Urinary leakage whilst coughing and jumping is common in women. Using a self-administered treatment via a mobile app called Tät® for three months reduced symptoms, led to fewer leakages and improved quality of life. This according to a study within the project eContinence (in Swedish Tät.nu) at Umeå University published in Neurology and Urodynamics.
"The results of our evaluation clearly show that the app Tät® was efficient as a first-line treatment for women with stress urinary incontinence," says Eva Samuelsson, associate professor at the Department of Public Health and Clinical Medicine and in charge of the project tät.nu. "Self-managed exercises also seem to be an appreciated form of treatment, which is why we have made the app available free for everyone."
eContinence is a research project conducted by researchers at the Unit for Family Medicine at Umeå University. The objective has been to develop, evaluate and implement eTreatments for urinary incontinence. The app Tät® was developed in collaboration with the university's IT developing office, ITS. The app offers information on incontinence, lifestyle advice, pelvic floor exercises, reminders and statistics.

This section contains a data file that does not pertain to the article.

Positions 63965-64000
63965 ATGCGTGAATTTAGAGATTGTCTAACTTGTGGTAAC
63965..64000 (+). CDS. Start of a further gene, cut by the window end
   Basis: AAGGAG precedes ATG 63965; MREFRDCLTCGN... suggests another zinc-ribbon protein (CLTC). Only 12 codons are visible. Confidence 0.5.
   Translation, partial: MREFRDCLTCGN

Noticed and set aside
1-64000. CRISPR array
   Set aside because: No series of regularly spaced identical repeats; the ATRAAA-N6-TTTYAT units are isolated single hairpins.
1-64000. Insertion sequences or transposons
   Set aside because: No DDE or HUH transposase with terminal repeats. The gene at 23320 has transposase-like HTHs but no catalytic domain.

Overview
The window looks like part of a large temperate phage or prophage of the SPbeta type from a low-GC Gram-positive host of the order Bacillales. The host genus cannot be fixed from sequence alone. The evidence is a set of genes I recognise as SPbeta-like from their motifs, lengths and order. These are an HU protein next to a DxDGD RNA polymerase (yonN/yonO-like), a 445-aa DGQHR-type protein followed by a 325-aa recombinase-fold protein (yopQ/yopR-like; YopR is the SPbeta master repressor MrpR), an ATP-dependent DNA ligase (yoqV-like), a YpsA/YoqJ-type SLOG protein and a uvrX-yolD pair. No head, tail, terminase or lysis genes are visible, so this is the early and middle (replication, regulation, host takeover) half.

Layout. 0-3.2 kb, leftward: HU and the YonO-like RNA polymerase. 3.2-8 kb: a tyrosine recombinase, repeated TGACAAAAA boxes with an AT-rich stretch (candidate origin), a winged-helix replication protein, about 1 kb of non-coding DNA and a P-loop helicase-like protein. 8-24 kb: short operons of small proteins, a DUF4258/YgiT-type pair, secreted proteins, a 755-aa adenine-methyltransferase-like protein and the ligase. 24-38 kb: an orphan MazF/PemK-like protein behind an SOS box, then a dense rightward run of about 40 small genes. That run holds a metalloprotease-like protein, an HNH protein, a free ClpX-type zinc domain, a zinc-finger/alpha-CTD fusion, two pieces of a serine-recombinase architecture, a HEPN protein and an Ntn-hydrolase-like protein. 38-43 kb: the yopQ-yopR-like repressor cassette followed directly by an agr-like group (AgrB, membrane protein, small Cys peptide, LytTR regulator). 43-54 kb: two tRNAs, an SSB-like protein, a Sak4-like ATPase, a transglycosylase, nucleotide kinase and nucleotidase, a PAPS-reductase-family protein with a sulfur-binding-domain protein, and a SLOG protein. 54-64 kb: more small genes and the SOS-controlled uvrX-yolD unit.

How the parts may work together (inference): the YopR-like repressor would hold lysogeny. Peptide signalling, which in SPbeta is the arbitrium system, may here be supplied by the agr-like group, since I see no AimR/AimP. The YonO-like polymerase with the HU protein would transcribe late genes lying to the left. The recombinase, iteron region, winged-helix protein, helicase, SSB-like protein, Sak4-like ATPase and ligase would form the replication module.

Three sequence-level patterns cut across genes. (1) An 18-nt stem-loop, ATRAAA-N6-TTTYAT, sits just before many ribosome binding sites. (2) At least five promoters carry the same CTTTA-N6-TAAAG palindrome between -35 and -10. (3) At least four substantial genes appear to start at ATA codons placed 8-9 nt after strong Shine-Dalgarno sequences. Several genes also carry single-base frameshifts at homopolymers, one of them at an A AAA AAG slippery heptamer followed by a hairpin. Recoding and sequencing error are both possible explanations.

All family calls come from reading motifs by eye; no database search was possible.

Illustration by Kati Mets Credit: Kati Mets
The app has been evaluated in a study with 123 participating women from all over Sweden. Participants were randomly chosen for either treatment using the app for three months or for a control group without treatment. The self-reported results and lists of leakage showed that the situation for women who had used the app improved with regard to symptom, quality of life, number of leakages and use of incontinence pads, and participants experienced an improvement. The number of leakages was reduced from a medial of three times to once per day in the group that had used the app. The noticeable changes were compared with the participants in the control group to be statistically significant.
Incontinence is a common inconvenience for women, but basic treatment based on pelvic floor exercises is often efficient. But many women never seek help, despite the fact that the treatment is simple and efficient. This is often due to a perception that the troubles are embarrassing to talk about or that women feel badly treated in the health care system.
"We are aware that many women with these problems never seek help in usual health care. Instead, they seek information on their own. By offering treatment via an app, we are hoping that more women will discover and gain access to efficient treatment," says Ina Asklund, general practitioner in Krokom in Jämtland county council and doctoral student at the Department of Public Health and Clinical Medicine.
source: Umea University